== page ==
An Extraordinary Order: The Little Temple at Temple Newsam
- An Extraordinary Order: The Little Temple at Temple Newsam
- Commentary: Context
- Commentary: Precedents from Architectural History
- Commentary: Purity of Style
- Commentary: Non-Architectural Models
- Designer: Possible Designers
- Designer: Other Hypotheses
- Designer: The Model Used
- Appendix 1
- Appendix 2
- All Pages
Commentary: Purity of Style
Other created landscapes of this era did incorporate Gothick Ruins as well as Classical Temples and even more exotic architectures, but almost never combined them in the same building. For example, Vanbrugh, Kent, Gibbs and others from 1721 to 1749 had provided the astonishing collection for Lord Cobham’s much admired park at Stowe, “The Elysian Fields”, including a Rotondo and Pyramid, the Fane of Pastoral Poetry, Congreve’s Monument and the Temple of British Worthies (16 famous patriots), the Temple of Ancient Virtue (a Greek lawgiver, a general, a poet, and a philosopher), statues of Saxon Deities and a Gothic Temple. Sir William Chambers and others furnished a very full set for the (then) private Royal Gardens at Kew in 1757-63, but they are all in distinct and identifiable styles, as - the Temples of Pan, Arethusa, Aeolus, Solitude, the Sun, Bellona, Victory and Peace, a Roman Theatre, Ruined Arch and Palladian Bridge (all Classical), together with a House of Confucius, a Chinese Pavilion and the Great Pagoda (Chinese), an Alhambra and a Mosque (Moorish), and a Cathedral (Gothic). Direct and accurate copies of other exotic styles, such as Egyptian or Indian, hardly occur in British architecture until the 1790s or 1800s, and there are few examples even then.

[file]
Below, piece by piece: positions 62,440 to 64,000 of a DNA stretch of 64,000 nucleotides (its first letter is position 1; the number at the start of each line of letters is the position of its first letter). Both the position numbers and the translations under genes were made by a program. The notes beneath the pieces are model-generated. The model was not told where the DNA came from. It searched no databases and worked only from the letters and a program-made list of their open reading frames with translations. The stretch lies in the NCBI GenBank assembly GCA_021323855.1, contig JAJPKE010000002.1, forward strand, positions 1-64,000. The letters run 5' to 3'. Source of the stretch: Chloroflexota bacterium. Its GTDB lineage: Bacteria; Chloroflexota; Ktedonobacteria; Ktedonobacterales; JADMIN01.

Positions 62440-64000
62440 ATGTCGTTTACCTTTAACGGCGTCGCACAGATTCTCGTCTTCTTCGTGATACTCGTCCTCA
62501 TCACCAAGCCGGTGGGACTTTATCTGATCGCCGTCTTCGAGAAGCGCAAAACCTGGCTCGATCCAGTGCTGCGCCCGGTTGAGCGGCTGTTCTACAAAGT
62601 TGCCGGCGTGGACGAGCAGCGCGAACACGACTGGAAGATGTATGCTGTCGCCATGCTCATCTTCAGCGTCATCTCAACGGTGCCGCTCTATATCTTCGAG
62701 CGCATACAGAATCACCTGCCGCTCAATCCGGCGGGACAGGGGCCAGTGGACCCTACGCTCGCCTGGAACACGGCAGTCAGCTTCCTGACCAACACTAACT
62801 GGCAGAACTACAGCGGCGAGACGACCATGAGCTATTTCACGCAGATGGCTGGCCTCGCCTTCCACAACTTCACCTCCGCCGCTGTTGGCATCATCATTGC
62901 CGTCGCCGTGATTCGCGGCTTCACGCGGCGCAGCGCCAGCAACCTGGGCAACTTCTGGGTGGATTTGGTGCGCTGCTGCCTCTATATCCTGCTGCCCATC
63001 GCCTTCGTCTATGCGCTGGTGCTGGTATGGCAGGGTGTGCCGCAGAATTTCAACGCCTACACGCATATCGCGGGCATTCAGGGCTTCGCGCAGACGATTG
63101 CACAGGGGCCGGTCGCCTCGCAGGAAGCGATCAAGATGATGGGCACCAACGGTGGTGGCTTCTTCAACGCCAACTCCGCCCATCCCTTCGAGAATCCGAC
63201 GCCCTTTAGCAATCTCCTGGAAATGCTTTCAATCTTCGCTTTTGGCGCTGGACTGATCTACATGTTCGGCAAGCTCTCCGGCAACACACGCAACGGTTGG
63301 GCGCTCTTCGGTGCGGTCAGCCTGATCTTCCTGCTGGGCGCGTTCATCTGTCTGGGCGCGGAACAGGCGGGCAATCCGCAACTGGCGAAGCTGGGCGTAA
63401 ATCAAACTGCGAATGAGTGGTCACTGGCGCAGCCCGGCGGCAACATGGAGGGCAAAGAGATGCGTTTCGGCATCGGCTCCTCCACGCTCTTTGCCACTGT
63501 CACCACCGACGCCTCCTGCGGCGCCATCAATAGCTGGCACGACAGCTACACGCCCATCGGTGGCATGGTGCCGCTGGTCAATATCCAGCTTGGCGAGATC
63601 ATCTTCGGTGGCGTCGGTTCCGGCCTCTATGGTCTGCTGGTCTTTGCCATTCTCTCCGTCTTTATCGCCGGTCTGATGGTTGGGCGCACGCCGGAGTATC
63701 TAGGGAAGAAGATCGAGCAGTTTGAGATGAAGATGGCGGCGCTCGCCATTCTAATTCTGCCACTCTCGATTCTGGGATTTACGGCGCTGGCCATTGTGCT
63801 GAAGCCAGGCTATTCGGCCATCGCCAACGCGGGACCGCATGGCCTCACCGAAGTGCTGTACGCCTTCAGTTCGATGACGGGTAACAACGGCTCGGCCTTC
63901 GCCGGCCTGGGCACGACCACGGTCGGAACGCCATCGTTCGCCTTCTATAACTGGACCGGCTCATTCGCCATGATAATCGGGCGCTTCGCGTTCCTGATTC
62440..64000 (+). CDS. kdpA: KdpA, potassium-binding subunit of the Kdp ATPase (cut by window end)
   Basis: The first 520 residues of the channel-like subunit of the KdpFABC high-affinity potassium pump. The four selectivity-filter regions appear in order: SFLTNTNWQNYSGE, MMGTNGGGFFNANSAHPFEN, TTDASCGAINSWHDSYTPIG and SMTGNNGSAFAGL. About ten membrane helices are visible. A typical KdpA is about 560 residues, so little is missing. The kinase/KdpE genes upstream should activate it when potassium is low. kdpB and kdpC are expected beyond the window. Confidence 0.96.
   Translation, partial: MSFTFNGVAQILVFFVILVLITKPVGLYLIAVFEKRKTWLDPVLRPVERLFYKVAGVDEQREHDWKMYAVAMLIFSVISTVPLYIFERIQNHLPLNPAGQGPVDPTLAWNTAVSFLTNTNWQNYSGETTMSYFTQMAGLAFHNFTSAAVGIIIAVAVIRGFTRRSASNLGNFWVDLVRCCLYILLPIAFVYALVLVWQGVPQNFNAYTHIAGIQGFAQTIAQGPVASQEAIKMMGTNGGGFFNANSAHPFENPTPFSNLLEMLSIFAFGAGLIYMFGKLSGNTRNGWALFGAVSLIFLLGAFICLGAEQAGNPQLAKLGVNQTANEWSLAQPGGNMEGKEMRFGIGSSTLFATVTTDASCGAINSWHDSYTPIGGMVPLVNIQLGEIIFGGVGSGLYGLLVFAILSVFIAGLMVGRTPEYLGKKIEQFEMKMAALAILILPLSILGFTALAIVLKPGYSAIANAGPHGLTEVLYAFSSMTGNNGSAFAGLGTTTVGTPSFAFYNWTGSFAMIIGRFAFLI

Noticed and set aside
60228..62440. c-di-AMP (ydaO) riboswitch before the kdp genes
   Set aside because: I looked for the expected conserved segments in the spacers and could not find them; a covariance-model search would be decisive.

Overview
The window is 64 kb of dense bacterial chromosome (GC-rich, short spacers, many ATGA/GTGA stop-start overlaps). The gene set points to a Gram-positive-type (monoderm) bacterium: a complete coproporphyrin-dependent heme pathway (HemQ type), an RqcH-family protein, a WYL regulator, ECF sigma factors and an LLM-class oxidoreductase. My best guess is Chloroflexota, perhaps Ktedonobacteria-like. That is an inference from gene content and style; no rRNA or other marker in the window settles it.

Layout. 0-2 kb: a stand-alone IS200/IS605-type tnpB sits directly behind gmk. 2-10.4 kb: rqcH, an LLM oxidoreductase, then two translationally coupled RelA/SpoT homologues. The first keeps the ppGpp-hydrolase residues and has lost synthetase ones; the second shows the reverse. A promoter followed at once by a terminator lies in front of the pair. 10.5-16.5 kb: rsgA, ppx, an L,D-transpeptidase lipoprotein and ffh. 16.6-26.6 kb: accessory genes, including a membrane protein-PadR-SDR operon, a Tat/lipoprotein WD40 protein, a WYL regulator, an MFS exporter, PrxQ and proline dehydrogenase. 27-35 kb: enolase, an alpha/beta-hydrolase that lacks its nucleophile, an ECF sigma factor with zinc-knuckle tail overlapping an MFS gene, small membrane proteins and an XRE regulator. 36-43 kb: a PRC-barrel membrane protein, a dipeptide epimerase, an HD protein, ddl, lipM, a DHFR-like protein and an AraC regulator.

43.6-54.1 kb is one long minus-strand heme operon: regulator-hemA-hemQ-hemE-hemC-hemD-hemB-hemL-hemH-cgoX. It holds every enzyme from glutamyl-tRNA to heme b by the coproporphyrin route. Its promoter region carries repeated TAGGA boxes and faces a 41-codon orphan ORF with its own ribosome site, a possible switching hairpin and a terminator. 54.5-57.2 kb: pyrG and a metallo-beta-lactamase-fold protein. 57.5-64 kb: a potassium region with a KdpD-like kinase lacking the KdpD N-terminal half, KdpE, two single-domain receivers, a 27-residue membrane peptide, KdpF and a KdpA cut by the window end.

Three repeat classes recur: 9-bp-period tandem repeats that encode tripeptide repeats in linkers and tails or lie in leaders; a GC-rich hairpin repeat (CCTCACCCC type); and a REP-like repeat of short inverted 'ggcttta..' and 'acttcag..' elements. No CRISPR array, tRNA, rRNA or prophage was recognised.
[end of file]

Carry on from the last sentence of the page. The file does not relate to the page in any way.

Generally, however, grand garden ornamental buildings for display looked to Roman or Greek precedents, were built properly in stone, and detailed most correctly. Fine examples are Sir John Vanbrugh and Nicholas Hawksmoor’s Temple of the Four Winds at Castle Howard in 1725-28 (Ionic, four porticos, dome and urns) , Thomas Robinson’s Ionic Temple at Rievaulx Terraces (Duncombe Park) in 1758 , and James Stuart’s Doric Temple at Hagley Hall in 1758. These were all larger and more splendid than Brown’s little eyecatcher here, but even the Temple of Lead Lads by James Paine for Lord Bingley at Bramham Park in the 1760s, as modest in scale as the Little Temple, is built all in stone and with a correct Tuscan Order. 
Such extreme wilfulness with the classic Orders as at the Little Temple is not found elsewhere in Brown’s work. Typical of his inventions are such as the little Summerhouse at Croome Court, Worcestershire (1750s, in conventional and correct Corinthian), or the Bridge Pavilion at Scampston, Yorkshire (1773, playful but reasonably proper Ionic). Brown had built Croome Church in 1758-63 in a simple Gothic Revival style but without any incongruous Classical elements.
Another near exemplar for the Little Temple order is from a folly and dates from 1760, the Bath House at Arnos Castle near Bristol.  William Reeve was a wealthy copper smelter who built himself a beautiful Gothick house at Brislington in the 1740s (architect unrecorded). The columns of the arcade screen of the later Bath House each comprise slender shafts of four colonnettes with foliated, almost feathered, capitals, but on more robust bases than the Little Temple, and all are part of a small building wholly Gothic or Tudor in spirit. Could Brown have seen and remembered this?